A computer network links several computers. Together, they can do much more than a single computer. Office networks allow people to work as a team. At home, a network allows two or more computers to share a printer. Local-area networks (LANs) like these can be linked into wide-area networks (WANs) that may cover a country or span the globe.


Networks often contain devices that make them work better. In large networks, the flow of information can be controlled by routers and bridges. Routers send data to where it is needed. Bridges link two smaller networks and can prevent parts of one network seeing data from parts of the other. The simplest device, a hub, connects several computers to a shared resource, such as a printer.



A local-area network is usually connected with cables similar to those used for telephones. The most popular network system is Ethernet, which allows communication at up to 12 megabytes per second. An Ethernet network can be a straight line network (also called a “bus” network), or a star network. One computer, called the network server, controls communications within the network.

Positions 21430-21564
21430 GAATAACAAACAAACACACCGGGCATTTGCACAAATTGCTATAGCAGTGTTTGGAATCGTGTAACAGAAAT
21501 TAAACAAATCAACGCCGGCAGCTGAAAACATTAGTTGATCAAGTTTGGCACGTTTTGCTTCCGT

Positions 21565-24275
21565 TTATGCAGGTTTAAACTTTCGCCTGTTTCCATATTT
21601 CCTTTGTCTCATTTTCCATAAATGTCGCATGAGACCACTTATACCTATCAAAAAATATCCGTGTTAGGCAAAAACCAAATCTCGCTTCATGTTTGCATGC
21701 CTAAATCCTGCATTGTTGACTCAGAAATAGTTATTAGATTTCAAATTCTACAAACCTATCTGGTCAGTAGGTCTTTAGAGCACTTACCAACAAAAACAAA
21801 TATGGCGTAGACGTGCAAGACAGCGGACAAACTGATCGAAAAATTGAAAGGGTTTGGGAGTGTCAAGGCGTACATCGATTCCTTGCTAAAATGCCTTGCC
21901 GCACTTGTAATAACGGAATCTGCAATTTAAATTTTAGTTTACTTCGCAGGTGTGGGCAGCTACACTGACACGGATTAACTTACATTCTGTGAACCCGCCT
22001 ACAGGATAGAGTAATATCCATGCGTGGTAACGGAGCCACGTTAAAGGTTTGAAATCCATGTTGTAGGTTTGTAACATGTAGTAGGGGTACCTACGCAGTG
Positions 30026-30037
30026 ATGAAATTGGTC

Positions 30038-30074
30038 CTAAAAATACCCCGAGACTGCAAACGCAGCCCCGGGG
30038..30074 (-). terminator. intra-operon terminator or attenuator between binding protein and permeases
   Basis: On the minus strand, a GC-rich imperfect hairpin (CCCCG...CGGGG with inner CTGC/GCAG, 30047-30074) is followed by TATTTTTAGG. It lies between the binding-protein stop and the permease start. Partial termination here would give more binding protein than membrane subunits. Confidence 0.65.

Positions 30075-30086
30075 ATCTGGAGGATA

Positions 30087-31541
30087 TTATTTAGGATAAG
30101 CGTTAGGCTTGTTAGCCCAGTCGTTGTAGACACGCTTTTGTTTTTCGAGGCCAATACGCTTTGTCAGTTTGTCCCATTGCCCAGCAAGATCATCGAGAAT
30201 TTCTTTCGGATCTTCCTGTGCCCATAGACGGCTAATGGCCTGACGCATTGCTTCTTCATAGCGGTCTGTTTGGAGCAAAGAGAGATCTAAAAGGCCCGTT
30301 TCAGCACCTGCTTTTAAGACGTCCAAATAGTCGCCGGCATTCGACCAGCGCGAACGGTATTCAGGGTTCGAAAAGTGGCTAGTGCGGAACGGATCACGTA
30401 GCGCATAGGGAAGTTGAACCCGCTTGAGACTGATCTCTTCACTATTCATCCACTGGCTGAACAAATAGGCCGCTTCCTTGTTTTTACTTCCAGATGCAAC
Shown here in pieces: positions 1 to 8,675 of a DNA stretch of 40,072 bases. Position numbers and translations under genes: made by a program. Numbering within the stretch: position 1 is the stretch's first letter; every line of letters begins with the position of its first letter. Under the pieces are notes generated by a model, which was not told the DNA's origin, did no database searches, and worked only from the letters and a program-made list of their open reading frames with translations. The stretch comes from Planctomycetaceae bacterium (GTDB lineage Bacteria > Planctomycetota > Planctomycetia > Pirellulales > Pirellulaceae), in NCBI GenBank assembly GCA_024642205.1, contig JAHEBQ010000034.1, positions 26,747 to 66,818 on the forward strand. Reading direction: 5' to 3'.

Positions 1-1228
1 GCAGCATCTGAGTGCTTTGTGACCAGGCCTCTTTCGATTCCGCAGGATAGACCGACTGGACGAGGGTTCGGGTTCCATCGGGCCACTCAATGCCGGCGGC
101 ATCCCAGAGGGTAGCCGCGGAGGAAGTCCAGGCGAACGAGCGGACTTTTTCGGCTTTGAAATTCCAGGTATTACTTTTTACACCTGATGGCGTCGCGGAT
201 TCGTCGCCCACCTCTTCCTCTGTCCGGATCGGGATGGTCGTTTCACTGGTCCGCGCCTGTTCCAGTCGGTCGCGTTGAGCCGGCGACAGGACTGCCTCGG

In a star network, each computer is connected to the server by its own cable. It is more reliable than a line network because a broken wire affects only one or two computers.


A ring network has its computers in a loop. Data travels right around the ring back to the device that sent it. The device it was sent to changes part of the data to show it has arrived safely.



Copyright © 2007 Dorling Kindersley


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